Time, cost, and quality will affect a product or service because the end product or service is only as good as the elements used in producing them. The idiom "garbage in, garbage out" can be applied here. According to the Oxford Languages dictionary, this means, "incorrect or poor quality input will always produce faulty output."
When production is designed to leverage high-quality work and higher-quality components, the end product benefits. Conversely, when insufficient time is allotted to the production process and less costly components are substituted, the results generally are apparent in that the end product suffers.
For instance, when purchasing sheets, thread count is an important factor. Thread counts of 400 to 700 are generally considered to produce the most comfortable sheets, while lower thread counts of 200 to 300 usually are considered to be less comfortable to sleep on. The cost of the lower-thread-count sheets is likely to be lower, but the quality is also likely to be lower.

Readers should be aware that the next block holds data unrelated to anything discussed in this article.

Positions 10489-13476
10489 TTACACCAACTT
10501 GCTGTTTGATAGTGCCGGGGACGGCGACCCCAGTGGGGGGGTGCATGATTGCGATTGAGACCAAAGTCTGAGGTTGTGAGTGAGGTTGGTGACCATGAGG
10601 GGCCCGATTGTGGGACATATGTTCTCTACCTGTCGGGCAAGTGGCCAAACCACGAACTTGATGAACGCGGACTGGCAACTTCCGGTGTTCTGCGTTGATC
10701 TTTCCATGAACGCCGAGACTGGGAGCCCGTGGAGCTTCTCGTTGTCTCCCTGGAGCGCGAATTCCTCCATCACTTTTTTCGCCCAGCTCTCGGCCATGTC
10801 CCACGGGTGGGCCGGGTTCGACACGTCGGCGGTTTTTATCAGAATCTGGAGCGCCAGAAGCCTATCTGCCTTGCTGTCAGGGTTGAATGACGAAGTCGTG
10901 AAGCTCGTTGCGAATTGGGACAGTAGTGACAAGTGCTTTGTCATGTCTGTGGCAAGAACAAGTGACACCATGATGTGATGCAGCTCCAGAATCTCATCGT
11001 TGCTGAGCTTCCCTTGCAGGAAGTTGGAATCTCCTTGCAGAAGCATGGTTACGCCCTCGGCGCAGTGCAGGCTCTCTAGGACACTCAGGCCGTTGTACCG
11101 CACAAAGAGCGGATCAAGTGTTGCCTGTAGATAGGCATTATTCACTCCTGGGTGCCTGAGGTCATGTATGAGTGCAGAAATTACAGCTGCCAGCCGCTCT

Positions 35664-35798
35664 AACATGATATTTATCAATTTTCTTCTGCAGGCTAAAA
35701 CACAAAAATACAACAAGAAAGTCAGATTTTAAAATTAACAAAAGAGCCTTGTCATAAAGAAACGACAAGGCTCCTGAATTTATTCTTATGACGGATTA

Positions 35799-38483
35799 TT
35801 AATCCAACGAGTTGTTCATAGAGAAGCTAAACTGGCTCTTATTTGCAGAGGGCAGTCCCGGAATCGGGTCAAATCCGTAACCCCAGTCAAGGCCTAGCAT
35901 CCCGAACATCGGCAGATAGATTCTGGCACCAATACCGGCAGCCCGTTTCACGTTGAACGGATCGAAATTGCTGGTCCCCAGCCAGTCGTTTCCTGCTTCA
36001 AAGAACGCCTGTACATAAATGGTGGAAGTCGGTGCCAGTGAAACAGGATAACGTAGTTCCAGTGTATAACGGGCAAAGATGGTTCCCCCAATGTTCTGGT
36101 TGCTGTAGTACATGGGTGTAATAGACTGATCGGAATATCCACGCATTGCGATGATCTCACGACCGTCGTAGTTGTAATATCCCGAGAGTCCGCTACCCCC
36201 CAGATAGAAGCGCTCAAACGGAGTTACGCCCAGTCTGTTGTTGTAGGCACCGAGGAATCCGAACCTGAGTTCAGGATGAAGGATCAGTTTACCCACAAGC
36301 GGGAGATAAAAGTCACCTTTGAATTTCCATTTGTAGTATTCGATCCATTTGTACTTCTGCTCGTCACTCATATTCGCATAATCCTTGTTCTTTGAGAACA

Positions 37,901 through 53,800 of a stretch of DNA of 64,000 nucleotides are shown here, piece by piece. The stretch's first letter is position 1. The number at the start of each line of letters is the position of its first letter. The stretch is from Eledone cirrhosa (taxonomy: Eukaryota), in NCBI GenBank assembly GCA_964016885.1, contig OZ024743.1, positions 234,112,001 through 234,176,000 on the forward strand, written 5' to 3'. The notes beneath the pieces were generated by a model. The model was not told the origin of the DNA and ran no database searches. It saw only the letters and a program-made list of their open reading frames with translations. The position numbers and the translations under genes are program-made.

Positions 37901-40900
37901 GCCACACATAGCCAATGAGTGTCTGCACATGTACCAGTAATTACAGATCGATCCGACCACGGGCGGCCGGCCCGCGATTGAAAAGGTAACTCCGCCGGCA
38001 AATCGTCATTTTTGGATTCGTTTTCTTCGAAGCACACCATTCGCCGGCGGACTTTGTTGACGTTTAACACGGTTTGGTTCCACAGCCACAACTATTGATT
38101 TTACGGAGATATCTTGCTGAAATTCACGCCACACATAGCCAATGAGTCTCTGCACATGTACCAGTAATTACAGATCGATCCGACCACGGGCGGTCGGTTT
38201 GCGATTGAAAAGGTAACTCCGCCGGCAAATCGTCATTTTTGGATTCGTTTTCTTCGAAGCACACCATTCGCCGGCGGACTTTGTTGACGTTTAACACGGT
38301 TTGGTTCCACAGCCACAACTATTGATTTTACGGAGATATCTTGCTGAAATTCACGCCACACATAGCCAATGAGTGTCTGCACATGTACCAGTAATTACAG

When purchasing cashmere, it is important to note the inputs used to manufacture the product. Cashmere is a fine hair which therefore benefits from a higher strength in the twisted thread. When purchasing sweaters and other items produced of cashmere, the higher-quality items are made of two-ply quantity thread, because single-ply cashmere is generally considered to be less durable. A manufacturer can save money by using a single ply in producing the sweater, but the sweater is not considered to be as good as one produced using a two-ply process.
The quality of a service also benefits from the time, cost, and quality involved. For instance, if a restaurant hires a single wait staffer to be responsible for all tables, patrons at each individual table will not get the same service than if the restaurant had hired multiple servers. The restaurant operator will save money, but the quality of service will be hurt.